Why You Should Never Microwave A Hard Boiled Egg

Thinking of finishing off that soft boiled egg in the microwave? Or quickly heating up that already hard boiled egg because it's too cold? Don't do it unless you want insanely hot egg on your face.

The video above, from youtuber infrared213, demonstrates what happens to a super-heated hard boiled egg so you don't have to find out for yourself. Around the 38-second mark, a gentlemen barely prods the egg and it explodes with the force of 10,000 cockadoodledoos. Let's see it again:

So what's happening here? How does a seemingly harmless egg turn into something that shouldn't be allowed on an aeroplane? A new study from researchers Anthony Nash and Lauren von Blohn, and presented at the Acoustical Society of America, might have the answer. The New York Times reports that the researchers took a look at the phenomenon after a diner at a restaurant claimed to receive burns and hearing damage from a reheated hard boiled egg that exploded in his face.

To test things out, they microwaved nearly 100 eggs to see if an exploding egg could really be loud enough to cause hearing damage. Their data suggests that's not the case, but they did learn why the explosions happened in the first place.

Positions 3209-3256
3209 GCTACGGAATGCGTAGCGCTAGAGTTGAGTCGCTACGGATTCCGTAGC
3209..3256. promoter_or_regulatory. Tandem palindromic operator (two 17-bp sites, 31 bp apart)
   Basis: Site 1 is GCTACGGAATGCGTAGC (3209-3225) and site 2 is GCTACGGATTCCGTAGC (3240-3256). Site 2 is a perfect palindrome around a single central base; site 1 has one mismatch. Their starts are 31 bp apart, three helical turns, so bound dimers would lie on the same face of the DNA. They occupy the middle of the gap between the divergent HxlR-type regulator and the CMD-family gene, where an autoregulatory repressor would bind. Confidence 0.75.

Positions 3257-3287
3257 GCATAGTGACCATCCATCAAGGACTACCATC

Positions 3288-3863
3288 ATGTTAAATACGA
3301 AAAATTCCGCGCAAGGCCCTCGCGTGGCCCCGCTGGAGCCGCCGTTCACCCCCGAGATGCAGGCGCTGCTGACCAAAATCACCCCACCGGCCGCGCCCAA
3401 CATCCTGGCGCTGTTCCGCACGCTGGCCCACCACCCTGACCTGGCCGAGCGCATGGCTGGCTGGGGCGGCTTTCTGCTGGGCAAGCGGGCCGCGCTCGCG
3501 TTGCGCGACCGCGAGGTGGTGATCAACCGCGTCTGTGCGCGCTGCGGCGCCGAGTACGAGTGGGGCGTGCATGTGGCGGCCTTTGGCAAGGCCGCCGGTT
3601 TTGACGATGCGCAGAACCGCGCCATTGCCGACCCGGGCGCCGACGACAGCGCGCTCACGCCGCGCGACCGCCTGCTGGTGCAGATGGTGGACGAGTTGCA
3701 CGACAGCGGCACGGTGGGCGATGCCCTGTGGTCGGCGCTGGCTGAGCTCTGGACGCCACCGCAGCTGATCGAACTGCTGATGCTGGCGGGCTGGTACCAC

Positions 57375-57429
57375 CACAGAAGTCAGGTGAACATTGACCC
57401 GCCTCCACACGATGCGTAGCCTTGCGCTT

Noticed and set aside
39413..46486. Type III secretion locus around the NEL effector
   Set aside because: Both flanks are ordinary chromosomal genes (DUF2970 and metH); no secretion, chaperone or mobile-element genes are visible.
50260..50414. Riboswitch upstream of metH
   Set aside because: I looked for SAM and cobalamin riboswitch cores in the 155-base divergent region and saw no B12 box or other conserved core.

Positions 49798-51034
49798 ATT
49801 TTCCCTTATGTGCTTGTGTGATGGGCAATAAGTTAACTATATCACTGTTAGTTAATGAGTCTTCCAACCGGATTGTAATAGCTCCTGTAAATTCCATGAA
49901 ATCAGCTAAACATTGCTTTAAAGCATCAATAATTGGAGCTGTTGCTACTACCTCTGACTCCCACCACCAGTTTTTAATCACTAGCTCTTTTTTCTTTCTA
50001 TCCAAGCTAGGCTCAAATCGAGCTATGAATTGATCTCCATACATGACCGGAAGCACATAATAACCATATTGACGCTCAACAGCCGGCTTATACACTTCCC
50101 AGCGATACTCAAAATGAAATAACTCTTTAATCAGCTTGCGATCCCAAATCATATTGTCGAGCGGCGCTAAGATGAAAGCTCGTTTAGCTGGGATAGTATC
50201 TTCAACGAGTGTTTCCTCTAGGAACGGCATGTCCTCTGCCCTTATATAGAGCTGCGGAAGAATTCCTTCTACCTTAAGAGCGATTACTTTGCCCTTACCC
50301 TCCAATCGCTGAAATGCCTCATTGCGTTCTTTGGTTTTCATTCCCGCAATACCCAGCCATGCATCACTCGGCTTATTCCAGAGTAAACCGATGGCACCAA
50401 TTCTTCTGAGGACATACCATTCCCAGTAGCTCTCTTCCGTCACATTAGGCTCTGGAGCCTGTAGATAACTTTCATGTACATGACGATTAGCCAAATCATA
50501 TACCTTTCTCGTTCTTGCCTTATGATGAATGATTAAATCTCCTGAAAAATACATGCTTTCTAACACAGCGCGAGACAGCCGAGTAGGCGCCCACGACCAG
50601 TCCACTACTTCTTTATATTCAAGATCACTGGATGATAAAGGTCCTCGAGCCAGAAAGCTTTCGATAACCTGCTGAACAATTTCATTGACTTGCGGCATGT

The yolks of the eggs they tested ended up being hotter than 212 degrees Fahrenheit, which is hot enough to boil water (super-heated stuff is dangerous, people). When an egg cooks inside its shell, tiny pockets of water form throughout. Then, if the yolk heats up, it heats the water pockets.

But because the water is under pressure in the shell, it wouldn't boil unless something disturbed that delicate balance. If the egg cracks at all — boom. Bits of piping hot egg fly everywhere and could definitely cause burns. So, uh, just don't do that, OK?


Comments

    I can't imagine how many people are going to read this post and then go and immediately boil eggs in the microwave.

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